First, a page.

Dark Inception Imperial Porter - Archived

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Dark Inception Imperial Porter is a thick-bodied, flavorful beer that features additions of raspberry, cacao, and vanilla, and is bursting with notes of toffee, caramel, coffee, chocolate, malt, liqueur, and fruit. It’s a perfect pairing with rich desserts or as a standalone finale for your evening.

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1 Can Oktoberfest Lager HME

2 Packets of BrewMax LME Robust

1 Packet of BrewMax LME Golden

2 Packets of BrewMax Booster

1 Packet of Chocolate Malt

1 Packet of Crystal 40 Malt

1 Packet of Black Malt

1 Packet of Cacao Nibs

1 Packet of Cascade Hops

1 Packet US-05 yeast

4 hop sacks

2 Packets of No-Rinse Cleanser


2 teaspoons pure vanilla extract 

2lbs pureed frozen red raspberries 


Flavor: Malty

Original Gravity: 1.078

Final Gravity: 1.015

ABV: 8.32%

SRM: (Color): 27

IBU: (Bitterness): 25


Cleaning is one of the most important steps in brewing. It kills microscopic bacteria, wild yeast, and molds that may cause off-flavors in your beer. Make certain to clean all equipment that comes in contact with your beer by following the directions below:

1. Fill clean keg with warm water to line mark 1 on the back, then add ½ pack (about 1 tablespoon) of No-Rinse Cleanser and stir until dissolved. Once dissolved, the solution is ready to use. Save the remaining ½ of No-Rinse Cleanser because you will need it for bottling.

2. Screw on lid and swirl the keg so that the cleaning solution makes contact with the entire interior of the keg, including the underside of the lid. Note that the ventilation notches under the lid may leak solution. Allow to sit for at least 2 minutes and swirl again.

3. To clean the spigot, open it fully and allow liquid to flow for 5 seconds and then close

4. Pour the rest of the solution from the keg into a large bowl. Place your spoon/whisk, can opener and measuring cup into the bowl to keep them cleaned throughout the brewing process. Leave them immersed for at least 2 minutes in cleaning solution prior to using.

5. After all surfaces have been thoroughly cleaned, do not rinse or dry the keg or utensils. Return lid to top of keg, proceed immediately to brewing.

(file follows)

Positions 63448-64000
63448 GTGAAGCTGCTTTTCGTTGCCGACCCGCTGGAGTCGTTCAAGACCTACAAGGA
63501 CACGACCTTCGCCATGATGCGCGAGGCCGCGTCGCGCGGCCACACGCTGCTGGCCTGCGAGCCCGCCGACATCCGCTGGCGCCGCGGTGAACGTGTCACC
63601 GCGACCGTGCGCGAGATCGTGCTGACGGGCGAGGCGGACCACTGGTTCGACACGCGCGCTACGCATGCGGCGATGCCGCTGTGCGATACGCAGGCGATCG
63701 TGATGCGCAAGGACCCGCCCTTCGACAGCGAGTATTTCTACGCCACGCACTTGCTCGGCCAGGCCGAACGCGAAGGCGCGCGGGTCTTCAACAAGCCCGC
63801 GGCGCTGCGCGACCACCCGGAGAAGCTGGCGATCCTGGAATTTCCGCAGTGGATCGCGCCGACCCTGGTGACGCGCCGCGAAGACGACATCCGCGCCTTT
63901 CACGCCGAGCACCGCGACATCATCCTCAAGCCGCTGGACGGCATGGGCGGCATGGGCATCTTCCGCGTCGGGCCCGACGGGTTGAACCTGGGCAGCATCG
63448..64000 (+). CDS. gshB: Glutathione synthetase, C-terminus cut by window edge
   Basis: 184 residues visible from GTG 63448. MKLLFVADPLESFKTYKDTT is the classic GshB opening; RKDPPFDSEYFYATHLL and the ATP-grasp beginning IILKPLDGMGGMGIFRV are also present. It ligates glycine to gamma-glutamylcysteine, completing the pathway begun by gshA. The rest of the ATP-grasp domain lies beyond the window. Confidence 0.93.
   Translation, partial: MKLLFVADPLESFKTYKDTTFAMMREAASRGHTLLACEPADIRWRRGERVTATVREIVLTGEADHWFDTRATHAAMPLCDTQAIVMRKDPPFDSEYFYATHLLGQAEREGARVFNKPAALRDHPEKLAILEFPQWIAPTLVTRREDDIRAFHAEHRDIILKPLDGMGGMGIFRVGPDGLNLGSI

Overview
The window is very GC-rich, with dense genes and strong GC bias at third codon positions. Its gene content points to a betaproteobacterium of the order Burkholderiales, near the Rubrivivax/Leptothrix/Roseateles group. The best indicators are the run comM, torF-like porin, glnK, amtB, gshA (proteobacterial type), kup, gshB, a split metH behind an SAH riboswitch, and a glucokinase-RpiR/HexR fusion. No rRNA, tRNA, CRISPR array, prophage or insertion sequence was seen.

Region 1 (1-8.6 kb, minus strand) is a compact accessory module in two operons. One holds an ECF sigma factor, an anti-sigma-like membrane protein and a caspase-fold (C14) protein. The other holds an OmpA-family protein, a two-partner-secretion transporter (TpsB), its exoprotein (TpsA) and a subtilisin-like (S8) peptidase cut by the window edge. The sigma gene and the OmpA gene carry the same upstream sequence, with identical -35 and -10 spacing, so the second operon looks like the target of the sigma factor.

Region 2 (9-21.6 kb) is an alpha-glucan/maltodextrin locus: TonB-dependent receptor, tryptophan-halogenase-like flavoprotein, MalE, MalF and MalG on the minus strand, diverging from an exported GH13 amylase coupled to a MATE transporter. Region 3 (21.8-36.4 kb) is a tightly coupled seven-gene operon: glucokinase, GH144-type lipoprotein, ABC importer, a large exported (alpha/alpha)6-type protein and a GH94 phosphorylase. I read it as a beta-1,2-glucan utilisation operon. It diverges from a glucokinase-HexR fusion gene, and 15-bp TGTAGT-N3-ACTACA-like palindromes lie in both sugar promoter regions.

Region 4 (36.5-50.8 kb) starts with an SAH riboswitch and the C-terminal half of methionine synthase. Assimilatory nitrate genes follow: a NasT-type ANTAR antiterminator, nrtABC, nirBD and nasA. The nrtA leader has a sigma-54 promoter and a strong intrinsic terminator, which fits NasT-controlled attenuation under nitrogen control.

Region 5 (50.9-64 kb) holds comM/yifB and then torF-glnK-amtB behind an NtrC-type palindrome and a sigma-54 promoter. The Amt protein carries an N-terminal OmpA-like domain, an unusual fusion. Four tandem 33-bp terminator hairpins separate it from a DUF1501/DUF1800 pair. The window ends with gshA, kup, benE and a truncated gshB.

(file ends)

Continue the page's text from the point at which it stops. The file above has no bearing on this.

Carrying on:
Brewing beer is the process of combining a starch source (in this case, a malt brewing extract) with yeast. Once combined, the yeast eats the sugars in the malt, producing alcohol and carbon dioxide (CO2). This process is called fermentation.

1. Remove the yeast packet from under the lid of the can of Brewing Extract, then place the unopened can and LMEs in hot tap water.

2. Add all 3 packets of malts to a muslin hop sack, if there is not enough room in one sack for all the grains, use a second sack. Tie the sack(s) closed so that the grain can flow freely within the sack.

3. Add 8 cups of water to your 1-gallon or larger pot. Next, add in your packets of Booster to the cool water and stir until dissolved.  Bring the water to a temperature of 155-160 and hold the water at that temperature.

4. Once the temperature range is achieved, add in the grain sack(s) and allow it to steep holding the temperature range for 30 minutes.

5. While your grain is steeping, add the packet of cascade hops to another hopsack and tie closed so that the hops have room to expand within the sack. Set aside.

6. After the 30-minute grain steep has passed remove from heat, rinse the hop sack(s) in a colander with 1-2 cups of hot water, allowing the run-off to flow back into the pot. DO NOT SQUEEZE THE GRAIN SACK. Discard grain sack(s).

7. Next, open the packet of Golden LME and add it to the grain water in the pot. Stir to combine and bring this mixture to a low rolling boil.

8. Once at a low rolling boil, add in the sack of Cascade hops that you prepared earlier, allow this to boil for 10 minutes.